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Old 10-14-2005, 09:06 AM   #1
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Help with my pumpkin ricotta cake!

I made this pumpkin-ricotta cake, sort of right off the top of my head late last night. The flavour was gorgeous, but there was a wee bit of problem with consitency. When I pulled it out of the oven it seemed a little too flimsy even though the toothpick came out clean and dry. (I couldn't go on baking it further as the exterior was getting dangerously close to be burnt) A couple of hours later while it was still slightly warm, it seemed still too soggy. I wrapped it in a few layers of papertowel before I went to sleep, but I resigned to the fate that this turned out to be another one of misadventure. However this morning I found, to my surprise, the texture became almost perfect, nicely moist but not soggy or flimsy, only imperfection was a thin layer of dense (heavier and wetter) area near the bottom.

As there are so many baking experts in this forum, I was wondering if someone can offer a suggestion to improve this recipe, the consistency/texture in particular. Is it normal with this type of cake to leave overnight to attain a better texture? What can I do to avoid that dense layer at the bottom? To help you with the idea this was the recipe I invented...

Ingredients:
  • 160g / 5,5oz of pumpkin, boiled, mashed and well drained(originally it weighed about 450g / 1lb+ before cooking)
  • 3 eggs
  • 180g / 6oz sugar
  • 60g / 2oz+ brown sugar
  • 80g / 2,75oz melted butter
  • 250g / 8,5oz ricotta
  • a few drops of vanilla essence
  • 1/2 tea spoonful of cinnamon
  • pinch of nutmeg
  • 100g / 3,5oz flour
  • 50g / 1,7oz potato starch (in Italy it is commonly used for the same purpose as corn flour)
  • 8g / 1/3,5oz baking powder
  • pinch of salt
I whisked the eggs with both sugar, then add the melted butter, whisked, add the pumpkin, whisked, then ricotta, whisked, vanilla+cinnamon+nutmeg, whisked more.
In this wet mixture I added the already combined dry ingredients, mixed well then poured into a buttered loaf pan, and baked it at 180C/350F for about 45 minutes.

I suspect the problem might have been the oven temperature, should I have cooked at a slightly lower temperature so the inside would have cooked a little more without the outside getting cooked too soon? I would appreciate any suggestions as it tasted lovely and I think it will worth a retry for new and improved version!!
TIA

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Old 10-14-2005, 09:24 AM   #2
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That sounds like a wonderful cake, licia! I've never worked with fresh pumpkin before so I don't know how its moisture content compares to canned, but I'm always surprised at how little liquid a recipe containing pumpkin requires compared to one that does not. Figure in the ricotta, melted butter and 3 eggs and you have a lot of moisture.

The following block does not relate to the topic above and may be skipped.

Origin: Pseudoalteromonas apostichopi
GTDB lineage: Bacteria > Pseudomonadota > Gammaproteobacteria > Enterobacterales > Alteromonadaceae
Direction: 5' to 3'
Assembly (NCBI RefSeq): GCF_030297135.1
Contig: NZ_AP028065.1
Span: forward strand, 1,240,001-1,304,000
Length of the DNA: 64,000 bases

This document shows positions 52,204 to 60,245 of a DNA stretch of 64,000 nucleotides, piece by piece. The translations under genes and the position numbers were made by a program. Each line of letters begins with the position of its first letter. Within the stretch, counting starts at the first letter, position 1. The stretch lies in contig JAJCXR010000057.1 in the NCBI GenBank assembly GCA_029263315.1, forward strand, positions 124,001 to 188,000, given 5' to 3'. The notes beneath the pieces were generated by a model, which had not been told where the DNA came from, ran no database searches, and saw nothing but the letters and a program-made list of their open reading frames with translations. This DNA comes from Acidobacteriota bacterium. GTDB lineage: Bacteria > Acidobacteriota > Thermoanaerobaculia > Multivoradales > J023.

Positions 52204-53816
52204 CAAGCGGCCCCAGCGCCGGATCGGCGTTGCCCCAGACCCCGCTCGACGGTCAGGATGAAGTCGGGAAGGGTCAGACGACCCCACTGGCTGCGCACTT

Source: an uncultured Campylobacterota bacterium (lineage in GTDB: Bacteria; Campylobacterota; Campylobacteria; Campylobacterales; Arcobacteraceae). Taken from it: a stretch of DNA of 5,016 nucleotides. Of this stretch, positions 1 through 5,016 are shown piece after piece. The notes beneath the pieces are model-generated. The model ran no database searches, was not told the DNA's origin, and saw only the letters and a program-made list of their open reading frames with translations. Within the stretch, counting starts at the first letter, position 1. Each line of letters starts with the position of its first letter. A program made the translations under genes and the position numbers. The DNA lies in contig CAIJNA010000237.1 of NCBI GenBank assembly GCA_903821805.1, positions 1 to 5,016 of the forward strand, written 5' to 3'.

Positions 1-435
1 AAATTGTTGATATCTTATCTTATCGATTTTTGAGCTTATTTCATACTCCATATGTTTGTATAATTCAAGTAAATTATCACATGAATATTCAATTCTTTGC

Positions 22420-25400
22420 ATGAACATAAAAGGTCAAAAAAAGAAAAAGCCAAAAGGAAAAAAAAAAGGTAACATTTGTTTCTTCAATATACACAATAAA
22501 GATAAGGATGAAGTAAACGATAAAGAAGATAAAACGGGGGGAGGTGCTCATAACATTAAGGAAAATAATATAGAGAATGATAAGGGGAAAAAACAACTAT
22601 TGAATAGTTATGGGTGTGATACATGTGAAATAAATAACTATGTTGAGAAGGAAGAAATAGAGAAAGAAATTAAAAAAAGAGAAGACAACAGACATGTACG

Soooo, maybe cut the eggs down to 2? Or how about trying a different shaped pan so there's more surface area to bake off? a 9x9" perhaps or a couple rounds?

Those are just guesses. Regardless, it sounds like you have a winner! Save me a slice from your next experiment!
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Old 10-14-2005, 09:40 AM   #3
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This would be very close to our 'cheesecake', so I'm guessing you're right about lowering the oven temp a bit - say to 325F - and if you see the top starting to get too brown, cover it with foil.

The new issue of Bon Appetit has a pumpkin cheesecake w/ a caramel/bourbon sauce - as soon as I enter it in my 'puter, I'll post it!
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Old 10-14-2005, 09:45 AM   #4
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Yes Stacey, I can smell a whopping success if I can adjust this recipe where I can get it right. I usually don't take setbacks very well and if I mess up with a certain recipe it takes a long long time, IF EVER, to pick up the nerve and try again. However this one tasted so good I can't wait to have a go again if I can find a solution to this little problem!! After tasting it I think it may be even better with some crumbled walnuts.
Thanks for your suggestion, I know it is always a really tricky balance, you would want your cake moist and fluffy, not soggy and dense, or dried out. I may cut down on the egg white as that contributes to a lot of moisture... In any case when I perfect this recipe I will make sure to post it for y'all!!
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Old 10-14-2005, 09:52 AM   #5
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Quote:
Originally Posted by marmalady
This would be very close to our 'cheesecake', so I'm guessing you're right about lowering the oven temp a bit - say to 325F - and if you see the top starting to get too brown, cover it with foil.

The new issue of Bon Appetit has a pumpkin cheesecake w/ a caramel/bourbon sauce - as soon as I enter it in my 'puter, I'll post it!
When I bake cheesecake (I use a combination of ricotta and mascarpone, but I use at least twice as much cheese and less flour), after the cake is well cooked I turn off the oven, and without opening the door I leave it in there for about two hours, to let it continue on slowcooking inside, so to speak. Maybe I could use this technique with this one too?

whoa, pumpkin cheesecake with caramel bourbon sauce... that makes my mouth water... I look forward to your post!!
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